Another big difference that sets Conan Exiles apart is the thrall system. In Ark: Survival Evolved you can tame dinosaurs to help you stay alive but in Exiles, you’ll need to knock out, capture and break the human NPCs in order to build your ranks. Once you reach a certain rank, you’ll be able to craft the equipment needed to basically enslave the AI enemies and bend them to your will. There are different kinds of thralls that are available in the game and they can be utilised to defend your base, unlock crafting recipes and even remove negative status effects that plague your character. Again, although this aspect is optional, thralls become very handy when another differentiating feature of Exiles appears, The Purge System. Essentially, every so often your base will be attacked by a small horde (sometimes big horde) of AI enemies that can do some pretty hefty damage. Although you receive a warning that a purge is about to commence, if you can’t make it back in time, it’s going to be up to your thralls to protect everything you’ve built. Thankfully, I haven’t fallen victim to a purge yet, and although I have mixed feelings about yet another danger to contend with, I definitely think it’s an essential mechanic to keep late-game players interested.

Speaking of late-game players, the final feature of Exiles that I want to talk about is the religious avatar system. Basically, you can craft shrines to various gods within the world of Conan and once you reach a high enough level, you’ll be able to summon huge representations of the deities. Depending on your chosen faith, you can rain destruction on your enemies by commanding giant bronze statues or tentacled horrors to attack them.

Trying to survive out here is snow joke

As with most games that begin life as an early access title, Conan Exiles has its own fair share of shortcomings. There are a few technical issues in terms of performance and glitches, but for the most part, it’s actually a fairly stable experience. What really bugs me is that although Conan has released on consoles, the UI seems to have missed the memo about the move. Crafting can feel quite clunky at first as you have to go into your inventory, scroll across the whole screen and then down to find what you want. Also, in order to build anything, you need to craft it, then assign it to your quick-select wheel and then place it using the less-than-perfect controller mapping. You’ll eventually get used to it, but when compared to console versions of Ark and Subnautica, there is definitely room for improvement. Also, for a game that is based on bloodthirsty barbarians, the combat is not as satisfying as one would expect. Although it’s passable, I would have liked to see more integrated feedback from the weapons, so that I can actually tell the difference between hitting an enemy with a stone club or a Starmetal greatsword.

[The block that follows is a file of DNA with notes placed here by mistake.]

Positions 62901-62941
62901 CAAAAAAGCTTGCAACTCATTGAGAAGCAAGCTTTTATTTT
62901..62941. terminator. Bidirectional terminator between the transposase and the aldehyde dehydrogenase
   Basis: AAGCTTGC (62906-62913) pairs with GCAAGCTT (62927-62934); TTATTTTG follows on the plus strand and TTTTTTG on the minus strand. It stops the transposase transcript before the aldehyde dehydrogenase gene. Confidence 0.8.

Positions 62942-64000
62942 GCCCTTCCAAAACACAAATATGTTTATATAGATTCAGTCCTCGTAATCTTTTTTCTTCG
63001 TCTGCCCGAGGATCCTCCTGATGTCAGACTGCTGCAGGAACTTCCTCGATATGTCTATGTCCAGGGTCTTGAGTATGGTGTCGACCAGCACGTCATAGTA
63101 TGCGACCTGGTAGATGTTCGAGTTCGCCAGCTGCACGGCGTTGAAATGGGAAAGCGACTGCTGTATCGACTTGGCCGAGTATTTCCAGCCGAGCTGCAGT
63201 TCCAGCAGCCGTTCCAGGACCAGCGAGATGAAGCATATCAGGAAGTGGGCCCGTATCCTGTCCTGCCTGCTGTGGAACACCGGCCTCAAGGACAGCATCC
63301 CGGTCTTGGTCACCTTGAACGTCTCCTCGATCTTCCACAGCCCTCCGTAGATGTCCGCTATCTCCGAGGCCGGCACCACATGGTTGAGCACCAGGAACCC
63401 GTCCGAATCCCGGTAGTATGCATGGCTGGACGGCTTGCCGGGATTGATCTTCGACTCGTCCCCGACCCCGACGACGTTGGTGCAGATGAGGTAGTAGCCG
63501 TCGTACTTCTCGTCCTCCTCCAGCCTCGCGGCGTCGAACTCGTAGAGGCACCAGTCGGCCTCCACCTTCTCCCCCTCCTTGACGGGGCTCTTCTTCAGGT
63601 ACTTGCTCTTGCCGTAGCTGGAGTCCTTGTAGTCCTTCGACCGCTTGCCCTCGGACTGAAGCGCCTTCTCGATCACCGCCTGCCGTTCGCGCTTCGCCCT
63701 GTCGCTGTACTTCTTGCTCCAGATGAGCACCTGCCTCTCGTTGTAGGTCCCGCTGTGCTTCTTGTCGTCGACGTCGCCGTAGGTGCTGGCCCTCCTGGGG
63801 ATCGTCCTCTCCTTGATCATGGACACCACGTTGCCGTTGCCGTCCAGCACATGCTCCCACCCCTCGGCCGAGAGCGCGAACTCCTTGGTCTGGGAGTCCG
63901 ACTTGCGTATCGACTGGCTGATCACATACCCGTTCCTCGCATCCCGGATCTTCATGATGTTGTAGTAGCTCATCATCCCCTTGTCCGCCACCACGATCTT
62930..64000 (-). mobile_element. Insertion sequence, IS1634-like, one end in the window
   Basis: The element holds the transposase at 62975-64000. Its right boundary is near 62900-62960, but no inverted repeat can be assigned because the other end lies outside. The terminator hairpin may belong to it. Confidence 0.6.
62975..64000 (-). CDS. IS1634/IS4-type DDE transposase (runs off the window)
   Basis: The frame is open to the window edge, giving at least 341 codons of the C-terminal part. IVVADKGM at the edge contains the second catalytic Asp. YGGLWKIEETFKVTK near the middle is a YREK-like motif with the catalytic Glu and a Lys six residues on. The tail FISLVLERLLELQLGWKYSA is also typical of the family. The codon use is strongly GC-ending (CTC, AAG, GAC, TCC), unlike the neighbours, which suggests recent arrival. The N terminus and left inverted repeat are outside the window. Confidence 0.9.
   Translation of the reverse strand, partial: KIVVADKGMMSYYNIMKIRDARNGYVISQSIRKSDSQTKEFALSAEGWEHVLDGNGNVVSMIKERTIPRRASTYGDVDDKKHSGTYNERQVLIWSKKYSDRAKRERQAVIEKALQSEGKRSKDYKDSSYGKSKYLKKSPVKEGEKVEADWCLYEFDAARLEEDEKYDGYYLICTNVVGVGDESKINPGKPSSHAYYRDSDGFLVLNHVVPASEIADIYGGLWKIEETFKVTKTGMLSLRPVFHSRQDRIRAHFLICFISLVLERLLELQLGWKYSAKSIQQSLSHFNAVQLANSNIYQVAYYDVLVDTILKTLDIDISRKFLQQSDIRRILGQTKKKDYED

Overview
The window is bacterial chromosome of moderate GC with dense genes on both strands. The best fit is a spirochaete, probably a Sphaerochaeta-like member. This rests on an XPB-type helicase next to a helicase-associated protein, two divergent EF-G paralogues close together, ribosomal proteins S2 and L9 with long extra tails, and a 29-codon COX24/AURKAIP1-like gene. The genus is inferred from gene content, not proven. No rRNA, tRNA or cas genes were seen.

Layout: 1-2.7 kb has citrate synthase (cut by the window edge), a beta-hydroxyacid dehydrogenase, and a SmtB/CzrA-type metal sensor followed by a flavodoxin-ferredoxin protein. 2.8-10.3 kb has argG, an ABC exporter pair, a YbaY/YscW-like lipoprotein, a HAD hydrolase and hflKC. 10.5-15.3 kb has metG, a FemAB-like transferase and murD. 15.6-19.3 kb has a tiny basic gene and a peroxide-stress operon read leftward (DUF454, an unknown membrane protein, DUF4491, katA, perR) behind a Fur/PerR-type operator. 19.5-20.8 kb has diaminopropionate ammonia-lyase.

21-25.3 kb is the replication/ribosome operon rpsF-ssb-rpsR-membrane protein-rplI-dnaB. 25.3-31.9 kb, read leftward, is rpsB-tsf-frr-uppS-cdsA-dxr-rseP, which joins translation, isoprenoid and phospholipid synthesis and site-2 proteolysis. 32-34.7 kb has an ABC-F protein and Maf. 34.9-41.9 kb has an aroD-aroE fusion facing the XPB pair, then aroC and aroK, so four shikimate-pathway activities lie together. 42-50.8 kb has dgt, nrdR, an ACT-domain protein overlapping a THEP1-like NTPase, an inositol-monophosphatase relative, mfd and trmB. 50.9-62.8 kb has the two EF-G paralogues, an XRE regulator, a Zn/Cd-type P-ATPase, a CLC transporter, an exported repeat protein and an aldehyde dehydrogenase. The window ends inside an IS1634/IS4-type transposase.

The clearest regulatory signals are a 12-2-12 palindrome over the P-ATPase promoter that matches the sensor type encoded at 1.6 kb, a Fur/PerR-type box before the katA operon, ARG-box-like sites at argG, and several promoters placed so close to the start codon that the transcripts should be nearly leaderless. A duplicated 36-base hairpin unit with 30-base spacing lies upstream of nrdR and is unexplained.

Just in case it hasn’t been made clear in my screenshots, Conan Exiles is definitely not a surviving/crafting game for kids or the easily offended. Not only is the violence gratuitous and gory, there is also the option for complete nudity in the game, including an endowment slider in the character creation screen to determine your avatar’s penis or breast size. If nudity isn’t your thing, there are options in the game to always have your character clothed, or filter servers so that you can avoid it completely.

Just call me Bare Grylls

Final Thoughts

Obviously, I’m a huge fan of survival/crafting games and Conan Exiles is a fantastic example of how much fun they can be. If you’re into these kinds of games, Exiles feels like a more mature experience where you’ll have to work hard and experiment with various mechanics in order to progress. Even if you’re new to the genre, I still recommend that you try it out because it’s full of fun and high-stakes adventuring that I’m sure will spark something inside you. Be warned though, this ain’t no Minecraft.

Reviewed on PS4 | Review code supplied by publisher